Is there no great love, only tenderness?
Does the sea
Remember the walker upon it?
Meaning leaks from the molecules.
The chimneys of the city breathe, the window sweats,
The children leap in their cots.
The sun blooms, it is a geranium.
The heart has not stopped.
—Sylvia Plath, from “Mystic”
LOST - NOTHING. STRAYED FROM NOWHERE. NO REWARD.
Everything happens so often, that speaking of it makes no sense
And what is it to be young in years and suddenly wakened to the anguish, the urgency of life?
Six Recognitions of the Lord
I lounge on the grass, that’s all. So
simple. Then I lie back until I am
inside the cloud that is just above me
but very high, and shaped like a fish.
Or, perhaps not. Then I enter the place
of not-thinking, not-remembering, not-
wanting. When the blue jay cries out his
riddle, in his carping voice, I return.
But I go back, the threshold is always
near. Over and back, over and back. Then
I rise. Maybe I rub my face as though I
have been asleep. But I have not been
asleep. I have been, as I say, inside
the cloud, or, perhaps, the lily floating
on the water. Then I go back to town,
to my own house, my own life, which has
now become brighter and simpler, some-
where I have never been before.
—Mary Oliver, from her collection Thirst.
True myth may serve for thousands of years as an inexhaustible source of intellectual speculation, religious joy, ethical inquiry, and artistic renewal. The real mystery is not destroyed by reason. The fake one is. You look at it and it vanishes. You look at the Blond Hero — really look — and he turns into a gerbil. But you look at Apollo, and he looks back at you. The poet Rilke looked at a statue of Apollo about fifty years ago, and Apollo spoke to him. “You must change your life,” he said. When true myth rises into consciousness, that is always its message. You must change your life.
Even the most desperate theology does not shed easily, and having just turned thirty, the age of my mother’s death, I still find myself often trying to unravel religion from reality. A co-worker unexpectedly asks if I believe in the Apocalypse, and after so many years, I can’t think of what to say. Religion is a language I no longer know how to speak; all of my creeds run backwards like a river trying to return to its source. I do not believe that my mother was saved by death. I do not believe there are sinners burning alive at the center of the earth. I do not believe this world is not my home. Sometimes I try to imagine what Heaven might be if not simply a place to escape to. I have so recently begun to know the earth, to feel its rhythms in my bloodstream; I can’t help but hope that Heaven is not elsewhere. I want more time to learn how to love these landscapes that have held me. My soul has been too small and the sky is still growing.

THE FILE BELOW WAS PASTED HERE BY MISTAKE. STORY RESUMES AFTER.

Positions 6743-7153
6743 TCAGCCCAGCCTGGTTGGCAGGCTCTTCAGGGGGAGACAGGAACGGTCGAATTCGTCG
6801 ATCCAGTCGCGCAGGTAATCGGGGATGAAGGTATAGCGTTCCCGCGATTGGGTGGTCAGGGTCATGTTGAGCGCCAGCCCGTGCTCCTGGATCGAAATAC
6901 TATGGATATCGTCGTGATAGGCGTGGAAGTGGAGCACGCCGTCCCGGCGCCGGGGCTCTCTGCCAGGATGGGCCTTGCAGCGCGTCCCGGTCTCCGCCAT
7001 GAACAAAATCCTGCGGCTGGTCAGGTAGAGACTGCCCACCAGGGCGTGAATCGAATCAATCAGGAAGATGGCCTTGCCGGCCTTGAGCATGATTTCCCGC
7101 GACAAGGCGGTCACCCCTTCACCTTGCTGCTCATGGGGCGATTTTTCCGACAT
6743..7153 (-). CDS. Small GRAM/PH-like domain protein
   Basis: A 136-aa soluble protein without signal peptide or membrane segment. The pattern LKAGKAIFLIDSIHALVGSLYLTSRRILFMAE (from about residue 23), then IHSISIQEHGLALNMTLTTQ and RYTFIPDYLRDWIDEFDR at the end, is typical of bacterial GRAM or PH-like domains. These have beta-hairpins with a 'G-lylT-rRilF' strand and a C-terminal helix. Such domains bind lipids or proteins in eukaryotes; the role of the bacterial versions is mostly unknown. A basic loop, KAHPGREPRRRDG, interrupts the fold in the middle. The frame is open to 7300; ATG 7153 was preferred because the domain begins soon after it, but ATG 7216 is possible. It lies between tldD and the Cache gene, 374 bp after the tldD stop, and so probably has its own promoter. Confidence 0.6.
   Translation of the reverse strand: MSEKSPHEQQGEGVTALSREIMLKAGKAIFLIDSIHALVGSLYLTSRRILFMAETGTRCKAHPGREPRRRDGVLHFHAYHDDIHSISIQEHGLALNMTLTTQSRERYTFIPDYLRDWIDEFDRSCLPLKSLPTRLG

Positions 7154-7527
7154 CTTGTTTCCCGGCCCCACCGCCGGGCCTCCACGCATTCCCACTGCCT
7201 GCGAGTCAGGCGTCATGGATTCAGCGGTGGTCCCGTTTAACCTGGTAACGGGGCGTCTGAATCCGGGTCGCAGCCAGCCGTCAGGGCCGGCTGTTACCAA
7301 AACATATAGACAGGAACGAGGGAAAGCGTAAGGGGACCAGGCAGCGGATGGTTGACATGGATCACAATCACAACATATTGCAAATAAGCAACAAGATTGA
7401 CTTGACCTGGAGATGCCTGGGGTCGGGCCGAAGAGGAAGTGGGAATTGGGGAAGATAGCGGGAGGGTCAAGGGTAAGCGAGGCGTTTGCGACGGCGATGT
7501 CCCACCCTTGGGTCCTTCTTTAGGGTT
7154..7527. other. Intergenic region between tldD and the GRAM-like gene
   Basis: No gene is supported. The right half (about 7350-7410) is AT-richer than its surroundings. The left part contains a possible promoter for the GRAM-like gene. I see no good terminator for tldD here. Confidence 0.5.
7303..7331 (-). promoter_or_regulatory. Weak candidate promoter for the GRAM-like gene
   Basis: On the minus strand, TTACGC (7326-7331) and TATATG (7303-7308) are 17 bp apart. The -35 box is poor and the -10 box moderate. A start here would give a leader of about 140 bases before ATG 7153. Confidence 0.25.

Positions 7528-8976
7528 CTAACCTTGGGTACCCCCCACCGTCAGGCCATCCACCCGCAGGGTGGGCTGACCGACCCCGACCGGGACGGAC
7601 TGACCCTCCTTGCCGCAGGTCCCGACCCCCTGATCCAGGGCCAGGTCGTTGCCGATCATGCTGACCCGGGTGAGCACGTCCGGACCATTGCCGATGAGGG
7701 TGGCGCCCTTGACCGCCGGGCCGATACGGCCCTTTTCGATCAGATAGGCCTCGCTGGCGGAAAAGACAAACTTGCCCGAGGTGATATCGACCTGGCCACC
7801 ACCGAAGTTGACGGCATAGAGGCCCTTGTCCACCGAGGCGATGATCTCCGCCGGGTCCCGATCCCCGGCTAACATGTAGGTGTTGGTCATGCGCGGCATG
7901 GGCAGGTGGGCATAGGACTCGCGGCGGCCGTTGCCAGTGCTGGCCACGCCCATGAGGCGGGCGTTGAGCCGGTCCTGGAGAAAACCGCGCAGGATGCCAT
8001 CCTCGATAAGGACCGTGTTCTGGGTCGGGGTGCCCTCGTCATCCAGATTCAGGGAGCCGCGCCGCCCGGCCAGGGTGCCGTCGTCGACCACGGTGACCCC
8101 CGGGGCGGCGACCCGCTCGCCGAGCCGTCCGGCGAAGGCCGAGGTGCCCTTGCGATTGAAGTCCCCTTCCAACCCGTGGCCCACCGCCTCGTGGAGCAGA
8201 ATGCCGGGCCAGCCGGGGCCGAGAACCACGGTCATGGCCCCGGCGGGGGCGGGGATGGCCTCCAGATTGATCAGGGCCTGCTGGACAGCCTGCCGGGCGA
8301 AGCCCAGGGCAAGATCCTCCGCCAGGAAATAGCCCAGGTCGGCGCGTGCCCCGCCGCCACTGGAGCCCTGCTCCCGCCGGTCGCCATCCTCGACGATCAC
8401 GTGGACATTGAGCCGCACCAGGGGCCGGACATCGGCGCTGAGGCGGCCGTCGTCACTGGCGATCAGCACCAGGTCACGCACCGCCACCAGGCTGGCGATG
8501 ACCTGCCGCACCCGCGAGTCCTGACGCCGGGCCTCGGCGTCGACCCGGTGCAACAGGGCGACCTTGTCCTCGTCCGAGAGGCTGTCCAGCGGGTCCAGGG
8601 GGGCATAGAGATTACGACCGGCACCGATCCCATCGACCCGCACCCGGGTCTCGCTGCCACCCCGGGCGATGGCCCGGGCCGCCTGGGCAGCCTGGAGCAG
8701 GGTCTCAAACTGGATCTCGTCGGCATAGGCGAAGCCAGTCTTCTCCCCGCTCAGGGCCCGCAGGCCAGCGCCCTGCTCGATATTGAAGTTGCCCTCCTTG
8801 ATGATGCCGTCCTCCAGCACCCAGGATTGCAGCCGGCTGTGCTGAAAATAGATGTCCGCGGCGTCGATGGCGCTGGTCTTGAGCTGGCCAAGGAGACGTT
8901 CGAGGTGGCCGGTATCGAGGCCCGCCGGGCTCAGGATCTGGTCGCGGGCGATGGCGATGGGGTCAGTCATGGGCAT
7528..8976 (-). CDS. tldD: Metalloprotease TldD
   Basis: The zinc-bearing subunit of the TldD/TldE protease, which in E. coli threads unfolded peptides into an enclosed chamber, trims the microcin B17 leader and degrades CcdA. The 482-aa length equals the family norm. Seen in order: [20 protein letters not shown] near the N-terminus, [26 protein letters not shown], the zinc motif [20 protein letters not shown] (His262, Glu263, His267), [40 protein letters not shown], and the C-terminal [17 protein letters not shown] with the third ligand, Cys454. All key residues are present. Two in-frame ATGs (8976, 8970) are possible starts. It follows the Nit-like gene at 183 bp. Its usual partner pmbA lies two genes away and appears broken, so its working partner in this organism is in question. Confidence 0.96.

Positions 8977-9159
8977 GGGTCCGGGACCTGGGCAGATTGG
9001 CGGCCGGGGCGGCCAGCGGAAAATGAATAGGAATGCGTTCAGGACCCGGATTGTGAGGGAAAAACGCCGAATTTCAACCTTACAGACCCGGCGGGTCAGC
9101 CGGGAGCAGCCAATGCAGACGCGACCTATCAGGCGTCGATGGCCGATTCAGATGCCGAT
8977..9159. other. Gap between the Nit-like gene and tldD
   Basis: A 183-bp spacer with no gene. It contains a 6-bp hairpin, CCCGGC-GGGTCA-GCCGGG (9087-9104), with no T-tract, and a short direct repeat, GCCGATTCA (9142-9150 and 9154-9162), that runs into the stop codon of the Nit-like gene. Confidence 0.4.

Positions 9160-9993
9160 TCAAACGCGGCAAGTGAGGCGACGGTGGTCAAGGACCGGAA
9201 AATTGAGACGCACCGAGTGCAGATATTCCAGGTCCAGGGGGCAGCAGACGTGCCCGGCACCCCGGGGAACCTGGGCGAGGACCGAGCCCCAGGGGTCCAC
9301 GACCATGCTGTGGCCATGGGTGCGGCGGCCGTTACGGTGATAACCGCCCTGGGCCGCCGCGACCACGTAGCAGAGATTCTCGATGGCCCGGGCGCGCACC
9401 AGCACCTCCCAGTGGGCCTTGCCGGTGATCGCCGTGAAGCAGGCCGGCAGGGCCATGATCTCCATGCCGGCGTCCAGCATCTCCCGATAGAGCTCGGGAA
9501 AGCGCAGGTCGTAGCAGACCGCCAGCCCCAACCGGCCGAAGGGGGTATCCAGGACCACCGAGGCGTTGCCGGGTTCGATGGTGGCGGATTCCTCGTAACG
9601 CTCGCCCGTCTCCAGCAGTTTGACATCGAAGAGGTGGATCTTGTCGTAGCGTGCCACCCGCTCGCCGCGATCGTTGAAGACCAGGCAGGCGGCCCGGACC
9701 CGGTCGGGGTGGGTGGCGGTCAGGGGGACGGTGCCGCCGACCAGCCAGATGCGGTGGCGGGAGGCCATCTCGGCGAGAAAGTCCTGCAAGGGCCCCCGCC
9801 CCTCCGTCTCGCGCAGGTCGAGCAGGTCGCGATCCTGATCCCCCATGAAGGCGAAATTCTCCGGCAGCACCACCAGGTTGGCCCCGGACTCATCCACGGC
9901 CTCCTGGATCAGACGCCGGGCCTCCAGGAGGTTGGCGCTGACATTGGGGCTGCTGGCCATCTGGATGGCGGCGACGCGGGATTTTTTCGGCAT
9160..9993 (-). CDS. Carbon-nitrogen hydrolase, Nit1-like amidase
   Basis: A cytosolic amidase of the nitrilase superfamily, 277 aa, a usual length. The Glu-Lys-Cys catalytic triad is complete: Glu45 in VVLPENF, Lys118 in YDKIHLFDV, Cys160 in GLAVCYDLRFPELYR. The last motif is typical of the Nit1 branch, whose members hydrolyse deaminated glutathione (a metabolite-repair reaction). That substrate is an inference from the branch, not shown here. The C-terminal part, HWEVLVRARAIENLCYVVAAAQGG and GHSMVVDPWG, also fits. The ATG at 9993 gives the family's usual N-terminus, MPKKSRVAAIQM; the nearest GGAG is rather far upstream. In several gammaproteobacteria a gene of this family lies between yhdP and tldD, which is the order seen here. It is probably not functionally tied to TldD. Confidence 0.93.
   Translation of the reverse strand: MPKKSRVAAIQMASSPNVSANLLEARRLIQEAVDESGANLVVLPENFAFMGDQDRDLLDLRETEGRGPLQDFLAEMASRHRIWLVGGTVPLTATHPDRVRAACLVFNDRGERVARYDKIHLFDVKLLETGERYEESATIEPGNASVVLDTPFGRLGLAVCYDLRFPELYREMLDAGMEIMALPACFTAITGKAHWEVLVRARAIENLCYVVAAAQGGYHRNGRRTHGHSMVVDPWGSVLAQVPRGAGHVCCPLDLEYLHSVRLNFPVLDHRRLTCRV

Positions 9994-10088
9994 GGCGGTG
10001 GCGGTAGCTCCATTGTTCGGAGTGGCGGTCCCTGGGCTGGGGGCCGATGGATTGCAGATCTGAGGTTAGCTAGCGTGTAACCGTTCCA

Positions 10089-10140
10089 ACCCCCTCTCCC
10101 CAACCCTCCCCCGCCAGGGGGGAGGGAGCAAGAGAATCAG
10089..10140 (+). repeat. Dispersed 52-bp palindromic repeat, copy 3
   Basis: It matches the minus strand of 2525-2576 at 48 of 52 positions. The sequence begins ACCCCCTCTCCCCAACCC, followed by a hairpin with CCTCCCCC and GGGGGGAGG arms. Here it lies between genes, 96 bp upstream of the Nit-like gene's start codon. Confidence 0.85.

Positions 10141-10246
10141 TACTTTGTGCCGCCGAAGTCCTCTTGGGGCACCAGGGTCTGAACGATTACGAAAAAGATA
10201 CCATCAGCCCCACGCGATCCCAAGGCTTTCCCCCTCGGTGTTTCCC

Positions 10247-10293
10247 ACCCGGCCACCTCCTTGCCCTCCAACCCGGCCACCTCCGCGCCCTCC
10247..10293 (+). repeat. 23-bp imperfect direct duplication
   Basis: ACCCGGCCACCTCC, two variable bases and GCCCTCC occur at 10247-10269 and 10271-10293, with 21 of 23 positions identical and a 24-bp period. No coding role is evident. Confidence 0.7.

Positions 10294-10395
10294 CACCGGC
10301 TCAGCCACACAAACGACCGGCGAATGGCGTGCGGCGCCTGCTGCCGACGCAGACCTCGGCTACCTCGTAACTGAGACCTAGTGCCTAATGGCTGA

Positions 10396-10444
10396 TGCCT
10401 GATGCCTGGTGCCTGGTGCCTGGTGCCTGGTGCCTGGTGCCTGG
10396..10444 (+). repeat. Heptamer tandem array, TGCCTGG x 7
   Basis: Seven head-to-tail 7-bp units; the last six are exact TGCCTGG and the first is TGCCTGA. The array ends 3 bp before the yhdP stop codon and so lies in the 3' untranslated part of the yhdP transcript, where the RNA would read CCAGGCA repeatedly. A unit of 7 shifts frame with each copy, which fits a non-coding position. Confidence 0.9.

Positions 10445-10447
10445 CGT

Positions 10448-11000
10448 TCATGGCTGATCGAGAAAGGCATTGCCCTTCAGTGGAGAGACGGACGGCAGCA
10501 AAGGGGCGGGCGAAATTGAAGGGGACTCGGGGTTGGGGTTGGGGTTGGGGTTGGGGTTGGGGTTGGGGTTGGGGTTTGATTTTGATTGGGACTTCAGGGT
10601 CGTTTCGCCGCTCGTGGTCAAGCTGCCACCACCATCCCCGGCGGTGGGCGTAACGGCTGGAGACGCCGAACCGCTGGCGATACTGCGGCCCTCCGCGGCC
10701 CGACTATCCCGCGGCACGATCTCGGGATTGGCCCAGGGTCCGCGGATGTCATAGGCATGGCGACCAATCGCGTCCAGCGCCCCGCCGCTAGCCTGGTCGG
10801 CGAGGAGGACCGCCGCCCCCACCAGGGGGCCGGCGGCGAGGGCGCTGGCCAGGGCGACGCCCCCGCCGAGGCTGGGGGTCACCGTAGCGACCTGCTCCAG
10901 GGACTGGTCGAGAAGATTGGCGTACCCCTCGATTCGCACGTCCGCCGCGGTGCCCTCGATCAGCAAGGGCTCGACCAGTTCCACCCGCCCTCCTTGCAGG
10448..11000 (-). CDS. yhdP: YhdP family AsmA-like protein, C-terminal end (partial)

―Renée Thorne: ESCAPE FROM HELL: Growing up in fire and brimstone from the new summer issue of Parabola: Heaven and Hell.
Photograph: Girls exploring rock pools - Cameron Bay by State Library of Victoria Collections, 1909
Poetry is sane because it floats so easily in an infinite sea; reason seeks to cross the infinite sea, and so make it finite. The result is mental exhaustion…To accept everything is an exercise, to understand everything a strain. The poet only desires exaltation and expansion, a world to stretch himself in. The poet only asks to get his head into the heavens. It is the logician who seeks to get the heavens into his head. And it is his head that splits.
Because it thinks by music and image, by story and passion and voice, poetry can do what other forms of thinking cannot: approximate the actual flavor of life, in which subjective and objective become one, in which conceptual mind and the inexpressible presence of things become one.
When I Met My Muse
I glanced at her and took my glasses
off - they were still singing. They buzzed
like a locust on the coffee table and then
ceased. Her voice belled forth, and the
sunlight bent. I felt the ceiling arch, and
knew that nails up there took a new grip
on whatever they touched. “I am your own
way of looking at things,” she said. “When
you allow me to live with you, every
glance at the world around you will be
a sort of salvation.” And I took her hand.
“To have imagination and taste, to love the best, to be carried by the contemplation of nature to a vivid faith in the ideal, all this is more, a great deal more, than any science can hope to be. The poets and philosophers who express this aesthetic experience and stimulate the same function in us by their example, do a greater service to mankind and deserve higher honor than the discoveries of historical truths.”